Equality Party (Quebec)

From Wikipedia, the free encyclopedia
Jump to: navigation, search
Equality Party
Parti Égalité
Founded April 7, 1989 (1989-04-07)
Dissolved December 31, 2012 (2012-12-31)
Headquarters Montreal West, Quebec
Ideology Quebec Equal Language rights, Quebec Freedom of Choice, Quebec anglophone rights, Quebec federalist ideology, Canadian nationalism
Official colours Navy blue and red (unofficial)
Politics of Quebec
Political parties
Elections

The Equality Party (French: Parti Égalité) was a political party in Quebec, Canada, that promoted the use of English in Quebec on an equal basis with French. Four Equality Party members were elected to Quebec's National Assembly in 1989, as part of an anglophone reaction to changes made by the governing Liberals to Quebec's language law. The party had no success in subsequent elections, and stopped organizing after the 2003 Quebec election.

History[edit]

Foundation to 1989 election[edit]

The party was formed in 1989 as a reaction to then-Premier Robert Bourassa invoking the "Notwithstanding clause" of the Canadian constitution to override a Supreme Court ruling overturning parts of the Charter of the French Language (commonly known as "Bill 101"). The court ruling would have allowed languages other than French to appear on store signs and outdoor advertising; the government instead allowed other languages only on small signs inside shops. Another issue that fed Equality Party support was the Quebec Liberal Party's forcing anglophone Members of the Quebec National Assembly (MNAs) to condemn a report from the Official Languages Commissioner suggesting Quebec anglophones felt "humiliated" by laws such as Bill 101.

The Equality Party's platform called for equality of both languages (French and English) in Quebec, opposing Bill 101 which made French the sole official language of Quebec, imposed restrictions on the use of English on public signs, and required children to attend school in French unless one of their parents went to school in English in Canada. The Equality Party drew virtually all of its support from elements of Quebec's anglophone minority, and only ran candidates in electoral districts with very high anglophone populations.

The party first came to prominence in the 1989 general election, when it won four seats on Montreal Island in the National Assembly with 3.7% of the popular vote. Along with its then-sister party, the Unity Party (which ran candidates outside the Montreal Island), it won 4.7% of the provincial popular vote. The winning candidates were Gordon Atkinson, Neil Cameron, Richard Holden and party leader Robert Libman, who won popular votes ranging from 41 per cent to 58 percent in their respective ridings.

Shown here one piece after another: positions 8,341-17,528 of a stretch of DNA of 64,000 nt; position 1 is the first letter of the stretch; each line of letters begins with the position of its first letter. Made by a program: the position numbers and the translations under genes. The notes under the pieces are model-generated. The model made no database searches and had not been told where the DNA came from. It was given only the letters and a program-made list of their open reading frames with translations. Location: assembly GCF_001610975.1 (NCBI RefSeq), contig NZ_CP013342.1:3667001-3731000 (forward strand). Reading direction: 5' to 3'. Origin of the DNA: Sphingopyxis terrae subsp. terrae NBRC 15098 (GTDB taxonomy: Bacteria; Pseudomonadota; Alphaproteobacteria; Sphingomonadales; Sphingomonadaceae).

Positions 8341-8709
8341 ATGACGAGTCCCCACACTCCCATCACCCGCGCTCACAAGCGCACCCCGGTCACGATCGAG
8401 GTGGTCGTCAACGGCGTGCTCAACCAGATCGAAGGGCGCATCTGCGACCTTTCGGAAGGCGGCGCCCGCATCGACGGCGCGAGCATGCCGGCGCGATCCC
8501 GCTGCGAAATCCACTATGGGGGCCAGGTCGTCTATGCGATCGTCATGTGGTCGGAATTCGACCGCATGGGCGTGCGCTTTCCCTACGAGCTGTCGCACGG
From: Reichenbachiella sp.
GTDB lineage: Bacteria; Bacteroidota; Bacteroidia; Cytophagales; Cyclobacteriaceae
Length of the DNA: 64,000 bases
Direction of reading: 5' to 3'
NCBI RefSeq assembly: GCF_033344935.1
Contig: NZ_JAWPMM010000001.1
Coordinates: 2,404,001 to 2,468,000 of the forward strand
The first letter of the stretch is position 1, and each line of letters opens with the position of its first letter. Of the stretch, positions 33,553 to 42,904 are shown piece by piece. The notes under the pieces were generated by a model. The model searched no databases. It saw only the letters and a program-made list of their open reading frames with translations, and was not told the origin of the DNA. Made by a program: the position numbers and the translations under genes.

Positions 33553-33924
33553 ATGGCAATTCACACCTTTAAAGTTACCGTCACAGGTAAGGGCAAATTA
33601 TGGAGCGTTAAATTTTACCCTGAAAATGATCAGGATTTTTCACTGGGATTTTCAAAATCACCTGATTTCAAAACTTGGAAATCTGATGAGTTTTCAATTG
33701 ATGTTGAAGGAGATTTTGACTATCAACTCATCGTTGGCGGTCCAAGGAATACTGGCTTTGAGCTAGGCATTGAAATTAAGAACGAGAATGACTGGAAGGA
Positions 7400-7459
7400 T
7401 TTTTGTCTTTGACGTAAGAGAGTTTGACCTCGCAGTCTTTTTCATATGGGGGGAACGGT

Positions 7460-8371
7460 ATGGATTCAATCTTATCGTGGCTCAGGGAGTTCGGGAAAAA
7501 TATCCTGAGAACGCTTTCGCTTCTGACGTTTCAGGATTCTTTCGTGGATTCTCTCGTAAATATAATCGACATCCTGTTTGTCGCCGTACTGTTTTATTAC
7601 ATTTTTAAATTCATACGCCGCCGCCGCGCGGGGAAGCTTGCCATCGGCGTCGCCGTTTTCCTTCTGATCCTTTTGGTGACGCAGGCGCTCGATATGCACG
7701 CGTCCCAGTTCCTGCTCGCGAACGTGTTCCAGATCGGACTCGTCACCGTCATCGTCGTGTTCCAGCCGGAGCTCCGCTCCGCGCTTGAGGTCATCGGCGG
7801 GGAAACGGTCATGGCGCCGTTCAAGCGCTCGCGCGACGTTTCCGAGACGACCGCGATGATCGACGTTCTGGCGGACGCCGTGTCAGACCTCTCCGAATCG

In the National Assembly 1989-1994[edit]

The party did not receive official party status in Quebec's National Assembly, being eight members short of the required twelve necessary for recognition. The four members nonetheless participated in National Assembly debates, notably:

The Unity Party merged with the Equality Party on May 7, 1990,[3] increasing the party's membership to what the party reported as 16,000.[4] The party's published financial statements, however, reported that only $7795 in membership dues were collected in 1990, down 75% from 1989 and enough to account for only 1,559 dues-paying members.[5]

From 1990 onward, the party suffered from frequent and public infighting, clashing over personalities and over issues such as whether to support the Meech Lake Accord and Charlottetown Accord. Three of its four elected members, including the party's leader, quit the party before the next election. In a bizarre turn of events, one of the party's sitting members, Richard Holden, member for the Westmount electoral district, defected to the ideologically diametrically opposed Parti Québécois.

Along with the infighting, defections and change in leadership, other events occurred which may have contributed to a loss of voter support for the Equality Party:

  • The government amended the Charter of the French Language in 1993 to allow for more English on commercial signs,[6] which had been the main issue on which the Equality Party campaigned in 1989.
  • Opinion polls prior to the 1994 election showed a close race between the two largest parties (the Liberals and the Parti Québécois), giving voters less of a reason to vote for a third party.

Post-1994 activities[edit]

The Equality Party never repeated its electoral success of 1989. All of the party's candidates and incumbents were defeated in the 1994 general election, and the party was reduced to marginal status. Two subsequent general elections in 1998 and 2003 did nothing to improve the party's fortunes.

The party's remaining members held meetings, maintained a website and ran candidates for office until 2003. During these years, the party promoted political positions such as:

Additionally, after 1994 most of its remaining members became active in Alliance Quebec.

Following the party's poor showing in the 2003 election, its leader, Keith Henderson, announced he would resign once a new leader was chosen.[7] No leadership candidates came forward. After Henderson's announcement, the party stopped holding meetings, updating its website or running candidates in elections. It continued to file annual reports with the Director General of Elections[8] until it was removed from the list of registered political parties at the end of 2012.[9]

In 2013, a group attempted to restart the party under the name of "Equality Party 2.0 - Parti Égalité 2.0", but abandoned efforts due to lack of support.[10]

Leaders[edit]

Members of the Quebec National Assembly[edit]

Election results[edit]

General election # of candidates # of elected candidates  % of popular vote
1989 19 4 3.69%
1994 17 0 0.29%
1998 24 0 0.31%
2003 21 0 0.11%
2007 0 - -
2008 0 - -
2012 0 - -

See also[edit]

References[edit]

External links[edit]